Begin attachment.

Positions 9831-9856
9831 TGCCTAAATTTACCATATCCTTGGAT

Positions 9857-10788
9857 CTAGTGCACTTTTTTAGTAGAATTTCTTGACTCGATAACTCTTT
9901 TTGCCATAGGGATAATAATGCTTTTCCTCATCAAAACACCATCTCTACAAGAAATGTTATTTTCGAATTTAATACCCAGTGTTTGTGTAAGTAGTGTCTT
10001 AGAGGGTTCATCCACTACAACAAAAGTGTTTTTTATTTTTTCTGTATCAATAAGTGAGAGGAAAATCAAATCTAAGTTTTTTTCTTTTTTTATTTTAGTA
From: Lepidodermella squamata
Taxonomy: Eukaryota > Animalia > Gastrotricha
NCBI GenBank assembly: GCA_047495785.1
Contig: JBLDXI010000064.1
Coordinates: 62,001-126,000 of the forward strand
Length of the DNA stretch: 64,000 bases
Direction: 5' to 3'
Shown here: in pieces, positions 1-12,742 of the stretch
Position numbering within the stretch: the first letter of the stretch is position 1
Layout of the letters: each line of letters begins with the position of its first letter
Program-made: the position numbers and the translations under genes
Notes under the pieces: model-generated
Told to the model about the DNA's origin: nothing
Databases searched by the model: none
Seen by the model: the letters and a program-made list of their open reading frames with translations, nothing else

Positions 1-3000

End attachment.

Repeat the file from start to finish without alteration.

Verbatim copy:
Positions 9831-9856
9831 TGCCTAAATTTACCATATCCTTGGAT

Positions 9857-10788
9857 CTAGTGCACTTTTTTAGTAGAATTTCTTGACTCGATAACTCTTT
9901 TTGCCATAGGGATAATAATGCTTTTCCTCATCAAAACACCATCTCTACAAGAAATGTTATTTTCGAATTTAATACCCAGTGTTTGTGTAAGTAGTGTCTT
10001 AGAGGGTTCATCCACTACAACAAAAGTGTTTTTTATTTTTTCTGTATCAATAAGTGAGAGGAAAATCAAATCTAAGTTTTTTTCTTTTTTTATTTTAGTA
From: Lepidodermella squamata
Taxonomy: Eukaryota > Animalia > Gastrotricha
NCBI GenBank assembly: GCA_047495785.1
Contig: JBLDXI010000064.1
Coordinates: 62,001-126,000 of the forward strand
Length of the DNA stretch: 64,000 bases
Direction: 5' to 3'
Shown here: in pieces, positions 1-12,742 of the stretch
Position numbering within the stretch: the first letter of the stretch is position 1
Layout of the letters: each line of letters begins with the position of its first letter
Program-made: the position numbers and the translations under genes
Notes under the pieces: model-generated
Told to the model about the DNA's origin: nothing
Databases searched by the model: none
Seen by the model: the letters and a program-made list of their open reading frames with translations, nothing else

Positions 1-3000